You MUST wear high heels….really?

There’s been a lot in the media recently about Nicola Thorp who was instructed to wear high heels to work.

Nicola worked as a receptionist, and her employer PwC had placed her on an assignment with a Company which had a dress code which stated that heels must be worn. Nicola claimed that this was discriminatory. After all, men don’t have to wear heels to work, do they?

What impact does this have on employers who want to create an image or to have a dress code?

There is no law that legislates specifically for a woman’s dress code. Also, employers can have different rules for men and women, provided the principle is applied to both sexes e.g. smart casual or business attire. So for example, an employer can state that a man has to wear a tie.

The crucial element here is for the employer to be able to objectively justify their dress code, and to be able to illustrate that the code is a proportionate approach to a legitimate aim. For example, a customer-facing role may have a different dress code to a non-customer facing role and it would be disproportionate to send someone home without pay for wearing flat shoes.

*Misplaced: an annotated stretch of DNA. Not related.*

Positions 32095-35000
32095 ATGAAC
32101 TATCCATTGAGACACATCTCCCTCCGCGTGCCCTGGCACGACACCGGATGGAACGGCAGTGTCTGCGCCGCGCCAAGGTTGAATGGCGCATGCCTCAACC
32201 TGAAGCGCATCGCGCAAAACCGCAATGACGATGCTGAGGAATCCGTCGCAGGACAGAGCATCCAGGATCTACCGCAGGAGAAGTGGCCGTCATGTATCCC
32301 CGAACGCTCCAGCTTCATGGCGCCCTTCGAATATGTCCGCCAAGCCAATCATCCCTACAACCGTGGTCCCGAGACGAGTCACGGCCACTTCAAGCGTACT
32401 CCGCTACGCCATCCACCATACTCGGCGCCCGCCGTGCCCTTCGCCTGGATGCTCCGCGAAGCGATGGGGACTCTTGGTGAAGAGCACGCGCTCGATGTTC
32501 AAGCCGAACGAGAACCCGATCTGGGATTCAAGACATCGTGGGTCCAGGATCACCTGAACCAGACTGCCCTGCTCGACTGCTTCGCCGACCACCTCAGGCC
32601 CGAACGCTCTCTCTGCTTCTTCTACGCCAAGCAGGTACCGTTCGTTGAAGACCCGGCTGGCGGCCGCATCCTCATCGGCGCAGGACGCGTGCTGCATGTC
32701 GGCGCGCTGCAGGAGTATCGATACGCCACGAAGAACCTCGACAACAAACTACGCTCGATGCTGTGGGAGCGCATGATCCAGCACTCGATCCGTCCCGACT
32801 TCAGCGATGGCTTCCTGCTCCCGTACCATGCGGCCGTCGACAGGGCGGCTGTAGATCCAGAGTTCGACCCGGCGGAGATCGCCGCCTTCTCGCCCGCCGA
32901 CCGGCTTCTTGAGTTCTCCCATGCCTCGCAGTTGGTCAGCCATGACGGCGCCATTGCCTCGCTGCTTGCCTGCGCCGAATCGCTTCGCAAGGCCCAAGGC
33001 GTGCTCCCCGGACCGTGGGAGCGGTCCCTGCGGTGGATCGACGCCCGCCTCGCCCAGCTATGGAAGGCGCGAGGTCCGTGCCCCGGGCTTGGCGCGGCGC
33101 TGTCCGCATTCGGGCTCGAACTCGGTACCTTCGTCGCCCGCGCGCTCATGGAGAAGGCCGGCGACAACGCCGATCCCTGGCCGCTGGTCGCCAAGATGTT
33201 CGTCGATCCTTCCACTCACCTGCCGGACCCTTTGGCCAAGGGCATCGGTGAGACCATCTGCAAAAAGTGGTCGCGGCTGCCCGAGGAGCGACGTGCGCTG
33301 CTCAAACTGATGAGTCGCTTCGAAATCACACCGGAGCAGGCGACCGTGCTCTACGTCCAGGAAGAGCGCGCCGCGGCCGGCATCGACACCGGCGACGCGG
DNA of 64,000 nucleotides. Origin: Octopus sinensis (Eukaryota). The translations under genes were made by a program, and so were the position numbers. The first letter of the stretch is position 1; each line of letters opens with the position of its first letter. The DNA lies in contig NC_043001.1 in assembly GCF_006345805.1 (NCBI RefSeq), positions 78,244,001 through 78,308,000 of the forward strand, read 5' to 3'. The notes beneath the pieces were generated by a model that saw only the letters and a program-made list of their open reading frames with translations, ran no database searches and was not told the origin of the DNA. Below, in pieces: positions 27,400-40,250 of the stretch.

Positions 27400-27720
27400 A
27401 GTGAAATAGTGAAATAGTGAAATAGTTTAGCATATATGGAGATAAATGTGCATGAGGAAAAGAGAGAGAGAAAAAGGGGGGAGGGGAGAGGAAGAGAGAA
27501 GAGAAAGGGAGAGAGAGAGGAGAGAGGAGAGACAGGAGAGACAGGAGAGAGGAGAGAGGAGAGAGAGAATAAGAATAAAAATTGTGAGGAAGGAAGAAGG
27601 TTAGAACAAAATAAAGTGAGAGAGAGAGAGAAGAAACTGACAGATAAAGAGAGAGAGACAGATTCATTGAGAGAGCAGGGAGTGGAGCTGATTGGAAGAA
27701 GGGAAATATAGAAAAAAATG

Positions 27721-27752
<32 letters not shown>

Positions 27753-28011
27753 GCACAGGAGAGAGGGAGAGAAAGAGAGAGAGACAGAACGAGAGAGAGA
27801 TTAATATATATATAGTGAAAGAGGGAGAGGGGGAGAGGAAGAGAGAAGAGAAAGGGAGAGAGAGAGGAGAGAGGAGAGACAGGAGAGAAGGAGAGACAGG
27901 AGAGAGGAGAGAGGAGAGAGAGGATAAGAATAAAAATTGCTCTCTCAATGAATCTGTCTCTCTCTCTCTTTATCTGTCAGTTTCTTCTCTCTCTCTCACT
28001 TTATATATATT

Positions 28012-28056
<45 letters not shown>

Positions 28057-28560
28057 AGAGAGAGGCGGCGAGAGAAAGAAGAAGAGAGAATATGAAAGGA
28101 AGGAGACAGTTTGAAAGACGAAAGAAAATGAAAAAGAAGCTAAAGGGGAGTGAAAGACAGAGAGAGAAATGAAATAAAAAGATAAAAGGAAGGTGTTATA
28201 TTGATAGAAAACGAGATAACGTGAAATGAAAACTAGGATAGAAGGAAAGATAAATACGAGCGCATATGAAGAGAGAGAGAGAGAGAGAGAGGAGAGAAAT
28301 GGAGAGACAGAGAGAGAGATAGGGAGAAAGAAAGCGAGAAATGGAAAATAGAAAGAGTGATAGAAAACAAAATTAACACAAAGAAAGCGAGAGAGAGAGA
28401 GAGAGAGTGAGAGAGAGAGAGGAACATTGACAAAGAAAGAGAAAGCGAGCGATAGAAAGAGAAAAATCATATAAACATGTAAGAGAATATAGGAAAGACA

Medical evidence, health and safely issues and religious requirements should also be taken into account and the dress code applied with this in mind.  

Read more about Nicola’s case here: BBC – high heels

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